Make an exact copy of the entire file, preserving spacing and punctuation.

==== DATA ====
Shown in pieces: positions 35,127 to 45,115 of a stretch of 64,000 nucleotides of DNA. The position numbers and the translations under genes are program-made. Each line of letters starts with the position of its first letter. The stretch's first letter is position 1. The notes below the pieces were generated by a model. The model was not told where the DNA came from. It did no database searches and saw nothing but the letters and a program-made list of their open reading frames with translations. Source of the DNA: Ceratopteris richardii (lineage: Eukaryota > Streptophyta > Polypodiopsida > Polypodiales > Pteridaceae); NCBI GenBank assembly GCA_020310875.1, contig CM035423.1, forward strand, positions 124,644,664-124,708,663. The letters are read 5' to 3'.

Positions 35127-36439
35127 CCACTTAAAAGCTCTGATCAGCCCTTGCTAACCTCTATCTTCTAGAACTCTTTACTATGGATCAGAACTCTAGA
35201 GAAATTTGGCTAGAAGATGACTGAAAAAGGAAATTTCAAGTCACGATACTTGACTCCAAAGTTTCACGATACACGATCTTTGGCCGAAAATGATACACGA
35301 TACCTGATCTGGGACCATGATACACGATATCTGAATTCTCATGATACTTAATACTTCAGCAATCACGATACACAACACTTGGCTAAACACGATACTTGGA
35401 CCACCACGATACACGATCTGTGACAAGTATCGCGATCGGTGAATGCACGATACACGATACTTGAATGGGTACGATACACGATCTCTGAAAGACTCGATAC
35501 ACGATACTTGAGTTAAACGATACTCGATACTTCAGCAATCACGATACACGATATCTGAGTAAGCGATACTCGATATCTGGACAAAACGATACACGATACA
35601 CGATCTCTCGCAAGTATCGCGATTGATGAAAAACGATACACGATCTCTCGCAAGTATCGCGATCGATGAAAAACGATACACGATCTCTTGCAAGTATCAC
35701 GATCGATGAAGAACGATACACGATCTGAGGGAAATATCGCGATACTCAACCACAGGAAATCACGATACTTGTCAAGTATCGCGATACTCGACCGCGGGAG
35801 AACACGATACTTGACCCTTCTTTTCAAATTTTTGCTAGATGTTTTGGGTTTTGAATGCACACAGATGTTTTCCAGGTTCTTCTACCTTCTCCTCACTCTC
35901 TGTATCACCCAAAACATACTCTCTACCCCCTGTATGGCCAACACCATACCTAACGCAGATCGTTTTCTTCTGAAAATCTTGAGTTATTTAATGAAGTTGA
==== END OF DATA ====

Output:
Shown in pieces: positions 35,127 to 45,115 of a stretch of 64,000 nucleotides of DNA. The position numbers and the translations under genes are program-made. Each line of letters starts with the position of its first letter. The stretch's first letter is position 1. The notes below the pieces were generated by a model. The model was not told where the DNA came from. It did no database searches and saw nothing but the letters and a program-made list of their open reading frames with translations. Source of the DNA: Ceratopteris richardii (lineage: Eukaryota > Streptophyta > Polypodiopsida > Polypodiales > Pteridaceae); NCBI GenBank assembly GCA_020310875.1, contig CM035423.1, forward strand, positions 124,644,664-124,708,663. The letters are read 5' to 3'.

Positions 35127-36439
35127 CCACTTAAAAGCTCTGATCAGCCCTTGCTAACCTCTATCTTCTAGAACTCTTTACTATGGATCAGAACTCTAGA
35201 GAAATTTGGCTAGAAGATGACTGAAAAAGGAAATTTCAAGTCACGATACTTGACTCCAAAGTTTCACGATACACGATCTTTGGCCGAAAATGATACACGA
35301 TACCTGATCTGGGACCATGATACACGATATCTGAATTCTCATGATACTTAATACTTCAGCAATCACGATACACAACACTTGGCTAAACACGATACTTGGA
35401 CCACCACGATACACGATCTGTGACAAGTATCGCGATCGGTGAATGCACGATACACGATACTTGAATGGGTACGATACACGATCTCTGAAAGACTCGATAC
35501 ACGATACTTGAGTTAAACGATACTCGATACTTCAGCAATCACGATACACGATATCTGAGTAAGCGATACTCGATATCTGGACAAAACGATACACGATACA
35601 CGATCTCTCGCAAGTATCGCGATTGATGAAAAACGATACACGATCTCTCGCAAGTATCGCGATCGATGAAAAACGATACACGATCTCTTGCAAGTATCAC
35701 GATCGATGAAGAACGATACACGATCTGAGGGAAATATCGCGATACTCAACCACAGGAAATCACGATACTTGTCAAGTATCGCGATACTCGACCGCGGGAG
35801 AACACGATACTTGACCCTTCTTTTCAAATTTTTGCTAGATGTTTTGGGTTTTGAATGCACACAGATGTTTTCCAGGTTCTTCTACCTTCTCCTCACTCTC
35901 TGTATCACCCAAAACATACTCTCTACCCCCTGTATGGCCAACACCATACCTAACGCAGATCGTTTTCTTCTGAAAATCTTGAGTTATTTAATGAAGTTGA